Mister Monkey, Francine Prose: Book Review
A book that scrutinizes the obsessions of modern urban life with humor.
This review contains quotes from the novel.
*Special thanks to Harper Perennial for allowing us to read Francine Prose’s Mister Monkey.
In Mister Monkey, Francine Prose writes a poignant novel about contemporary life as seen through a children’s musical which explores the obsessions with modern urban life. It was also adapted into a children’s book called Mister Monkey the Musical. The musical, however, is an off-broadway production taking place in a downtown theatre; sadly, it is about to be over.
Margot, who acts as Portia in the play, is annoyed with the fact that she has dropped so low among her thespian peers and is worried her career as an actress will disappear faster than she knows it. The other actors in the play are also dealing with their own share of similar anxieties as Margot; yet the one question that rings most true for these actors comes from a 5-year-old who asks his grandfather, “Are you interested in this?” The actors heard this little boy from the audience during a live show, and realized they have bigger problems to contend with.
“It is then that she hears a child in the second or third row say, very loud and clear, ‘Grandpa, are you interested in this?‘
Grandpa, are you interested in this? What a rude little freak! Any child who could put those words together is old enough to know better. Old enough to know that if you talk that loudly during a silence in a tiny theater with weird acoustics, chances are pretty good that everyone can hear you, even the actors on stage.
Grandpa, are you interested in what? In this blood, these tears? In these lives, the only lives that these actors will ever have, in the point which they have reached in their lives and from which they can only hope and pray to ascend?”
-excerpt from Francine Prose’s Mister Monkey
After this question is asked, different narratives happen in the book: Margot, the chimp played by Adam, the little boy’s grandfather, the little boy himself, the little boy’s kindergarten teacher, the creator of the play, a person who loves the theatre, the costume designer, and the show’s director. Each perspective helps guide the main narrative by giving their take in the world of theatre and of this show, Mister Monkey. Each character or narrator has their own take on what this play means to them. I like how Prose gave so many different perspectives because it helped show the modern urban life.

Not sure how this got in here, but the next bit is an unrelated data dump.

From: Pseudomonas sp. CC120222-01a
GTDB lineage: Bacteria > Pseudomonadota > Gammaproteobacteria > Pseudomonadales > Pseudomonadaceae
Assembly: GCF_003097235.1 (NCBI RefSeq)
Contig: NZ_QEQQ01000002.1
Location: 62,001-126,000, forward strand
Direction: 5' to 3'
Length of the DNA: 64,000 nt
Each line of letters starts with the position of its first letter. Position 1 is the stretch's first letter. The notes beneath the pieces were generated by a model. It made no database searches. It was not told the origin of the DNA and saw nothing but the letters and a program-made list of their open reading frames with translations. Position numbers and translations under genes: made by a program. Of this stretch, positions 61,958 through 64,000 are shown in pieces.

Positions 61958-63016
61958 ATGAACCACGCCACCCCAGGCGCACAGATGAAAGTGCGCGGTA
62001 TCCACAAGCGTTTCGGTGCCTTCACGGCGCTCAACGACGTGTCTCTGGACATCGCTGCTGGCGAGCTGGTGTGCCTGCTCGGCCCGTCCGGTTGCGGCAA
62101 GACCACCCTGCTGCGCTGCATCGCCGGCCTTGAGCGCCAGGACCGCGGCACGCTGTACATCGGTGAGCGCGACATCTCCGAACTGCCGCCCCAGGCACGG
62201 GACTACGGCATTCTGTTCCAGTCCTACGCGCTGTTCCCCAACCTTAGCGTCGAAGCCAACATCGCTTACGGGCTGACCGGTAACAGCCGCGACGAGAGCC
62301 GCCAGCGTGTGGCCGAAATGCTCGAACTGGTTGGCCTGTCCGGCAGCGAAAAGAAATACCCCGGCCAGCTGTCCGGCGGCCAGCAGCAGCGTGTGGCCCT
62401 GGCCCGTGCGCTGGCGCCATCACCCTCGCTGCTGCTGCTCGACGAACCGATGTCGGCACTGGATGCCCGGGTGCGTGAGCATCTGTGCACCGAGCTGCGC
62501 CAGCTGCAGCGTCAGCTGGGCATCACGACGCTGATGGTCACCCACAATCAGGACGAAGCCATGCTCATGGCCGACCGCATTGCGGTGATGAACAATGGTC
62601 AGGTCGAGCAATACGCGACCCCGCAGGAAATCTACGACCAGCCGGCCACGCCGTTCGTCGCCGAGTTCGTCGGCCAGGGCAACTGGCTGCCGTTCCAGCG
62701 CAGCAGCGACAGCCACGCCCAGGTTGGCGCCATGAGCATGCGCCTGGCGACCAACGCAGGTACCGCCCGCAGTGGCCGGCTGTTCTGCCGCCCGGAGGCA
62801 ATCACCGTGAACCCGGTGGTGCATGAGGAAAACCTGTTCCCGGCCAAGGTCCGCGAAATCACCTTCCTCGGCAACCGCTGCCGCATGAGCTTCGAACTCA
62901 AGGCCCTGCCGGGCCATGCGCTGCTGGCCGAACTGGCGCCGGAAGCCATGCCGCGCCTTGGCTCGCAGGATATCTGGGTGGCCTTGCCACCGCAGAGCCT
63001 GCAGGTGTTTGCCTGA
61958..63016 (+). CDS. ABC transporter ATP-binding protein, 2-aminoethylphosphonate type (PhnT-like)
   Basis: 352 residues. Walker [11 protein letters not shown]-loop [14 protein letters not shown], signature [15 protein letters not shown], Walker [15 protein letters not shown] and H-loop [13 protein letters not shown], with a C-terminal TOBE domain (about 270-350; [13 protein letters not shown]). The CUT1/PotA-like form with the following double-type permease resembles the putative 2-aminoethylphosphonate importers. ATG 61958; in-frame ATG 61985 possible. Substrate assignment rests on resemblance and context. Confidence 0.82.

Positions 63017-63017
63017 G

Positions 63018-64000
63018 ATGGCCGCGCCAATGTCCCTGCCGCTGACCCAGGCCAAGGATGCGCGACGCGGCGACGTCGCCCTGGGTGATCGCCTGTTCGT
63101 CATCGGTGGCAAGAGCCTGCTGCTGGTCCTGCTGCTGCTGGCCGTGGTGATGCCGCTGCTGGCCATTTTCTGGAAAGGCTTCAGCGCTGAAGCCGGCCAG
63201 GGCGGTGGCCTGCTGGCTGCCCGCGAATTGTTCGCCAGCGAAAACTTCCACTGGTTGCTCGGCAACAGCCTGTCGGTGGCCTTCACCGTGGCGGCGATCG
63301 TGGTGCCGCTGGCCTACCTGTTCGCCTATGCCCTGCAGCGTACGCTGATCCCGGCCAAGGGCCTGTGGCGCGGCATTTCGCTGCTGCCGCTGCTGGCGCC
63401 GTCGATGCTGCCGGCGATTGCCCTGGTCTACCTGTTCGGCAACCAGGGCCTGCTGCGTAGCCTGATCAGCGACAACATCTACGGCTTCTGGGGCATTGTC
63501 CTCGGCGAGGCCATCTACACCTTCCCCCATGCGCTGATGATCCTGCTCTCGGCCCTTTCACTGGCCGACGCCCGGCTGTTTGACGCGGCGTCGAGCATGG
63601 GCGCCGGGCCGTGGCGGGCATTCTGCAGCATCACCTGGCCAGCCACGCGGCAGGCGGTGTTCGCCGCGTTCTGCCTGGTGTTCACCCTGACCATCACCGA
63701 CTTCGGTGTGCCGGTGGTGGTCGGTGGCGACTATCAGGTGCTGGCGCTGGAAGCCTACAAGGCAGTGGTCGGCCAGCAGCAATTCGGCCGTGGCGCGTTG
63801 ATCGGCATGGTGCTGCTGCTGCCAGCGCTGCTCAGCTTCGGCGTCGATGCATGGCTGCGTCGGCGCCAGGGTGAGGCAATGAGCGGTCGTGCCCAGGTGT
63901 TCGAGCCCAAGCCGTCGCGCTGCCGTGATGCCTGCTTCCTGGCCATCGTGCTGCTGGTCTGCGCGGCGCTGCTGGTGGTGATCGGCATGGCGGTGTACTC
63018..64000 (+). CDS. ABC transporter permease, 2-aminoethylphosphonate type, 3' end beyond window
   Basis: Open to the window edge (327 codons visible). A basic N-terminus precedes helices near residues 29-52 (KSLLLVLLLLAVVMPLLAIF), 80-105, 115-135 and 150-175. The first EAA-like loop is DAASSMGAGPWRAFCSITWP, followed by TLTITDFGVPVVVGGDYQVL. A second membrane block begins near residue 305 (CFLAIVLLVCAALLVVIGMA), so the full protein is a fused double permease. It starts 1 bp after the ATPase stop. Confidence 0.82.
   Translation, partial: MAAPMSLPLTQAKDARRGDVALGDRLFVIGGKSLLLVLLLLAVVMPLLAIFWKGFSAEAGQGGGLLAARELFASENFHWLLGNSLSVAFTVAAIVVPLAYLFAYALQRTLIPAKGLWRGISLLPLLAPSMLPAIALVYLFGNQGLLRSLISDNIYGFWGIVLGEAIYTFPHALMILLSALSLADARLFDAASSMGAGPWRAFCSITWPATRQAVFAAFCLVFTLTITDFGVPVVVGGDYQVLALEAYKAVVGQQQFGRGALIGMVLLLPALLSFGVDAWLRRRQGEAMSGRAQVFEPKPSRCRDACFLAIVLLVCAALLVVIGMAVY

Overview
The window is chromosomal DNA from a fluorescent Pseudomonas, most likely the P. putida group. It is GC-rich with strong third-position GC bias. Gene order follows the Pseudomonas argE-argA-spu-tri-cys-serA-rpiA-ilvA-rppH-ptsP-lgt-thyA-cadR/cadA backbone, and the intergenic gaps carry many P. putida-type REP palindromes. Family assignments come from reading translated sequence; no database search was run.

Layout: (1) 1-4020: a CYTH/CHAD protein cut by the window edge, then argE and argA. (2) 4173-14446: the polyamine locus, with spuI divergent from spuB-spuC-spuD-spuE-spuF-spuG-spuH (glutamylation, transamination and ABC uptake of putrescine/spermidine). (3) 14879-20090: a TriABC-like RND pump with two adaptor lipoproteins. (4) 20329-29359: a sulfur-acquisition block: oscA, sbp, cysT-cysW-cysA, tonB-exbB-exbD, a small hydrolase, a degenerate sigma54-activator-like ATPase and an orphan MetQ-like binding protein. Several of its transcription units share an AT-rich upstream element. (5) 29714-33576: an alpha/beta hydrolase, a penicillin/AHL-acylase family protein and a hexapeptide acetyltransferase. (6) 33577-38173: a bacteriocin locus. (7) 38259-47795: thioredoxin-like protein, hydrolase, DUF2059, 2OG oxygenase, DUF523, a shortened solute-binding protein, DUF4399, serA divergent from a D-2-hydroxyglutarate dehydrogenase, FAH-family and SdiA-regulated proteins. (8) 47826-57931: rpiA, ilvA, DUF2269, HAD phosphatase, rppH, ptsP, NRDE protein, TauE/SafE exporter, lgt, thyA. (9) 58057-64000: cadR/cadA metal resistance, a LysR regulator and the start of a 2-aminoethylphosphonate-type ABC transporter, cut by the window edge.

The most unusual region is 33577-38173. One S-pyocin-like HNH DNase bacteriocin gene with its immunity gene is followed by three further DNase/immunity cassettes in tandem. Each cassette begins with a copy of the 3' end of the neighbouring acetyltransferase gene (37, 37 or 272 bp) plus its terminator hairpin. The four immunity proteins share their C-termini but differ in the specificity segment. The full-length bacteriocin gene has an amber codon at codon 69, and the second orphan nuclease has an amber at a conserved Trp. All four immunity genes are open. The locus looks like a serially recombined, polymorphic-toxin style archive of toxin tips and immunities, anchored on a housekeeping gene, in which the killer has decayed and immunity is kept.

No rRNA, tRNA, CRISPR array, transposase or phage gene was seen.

Prose’s use of diction and syntax makes for a really well-written novel. (It was also selected as one of the 100 Notable Books from the New York Times Book Review last year.) So if that doesn’t convince you to go pick this up, then I don’t know what will.
This post contains affiliate links and Paperback Paris will be compensated if you make a purchase after clicking on our links or book cover images.
You Might Also Like
Featuring female narrators struggling with darkness, Hiromi Kawakami's surreal short story collection is a must read for fans of absurd Japanese literature.
Full of enchanting scenes, captivating romance, and lush language, Kate Murdoch's 'Stone Circle' is a compelling debut novel that shows promise in the fantasy romance genre.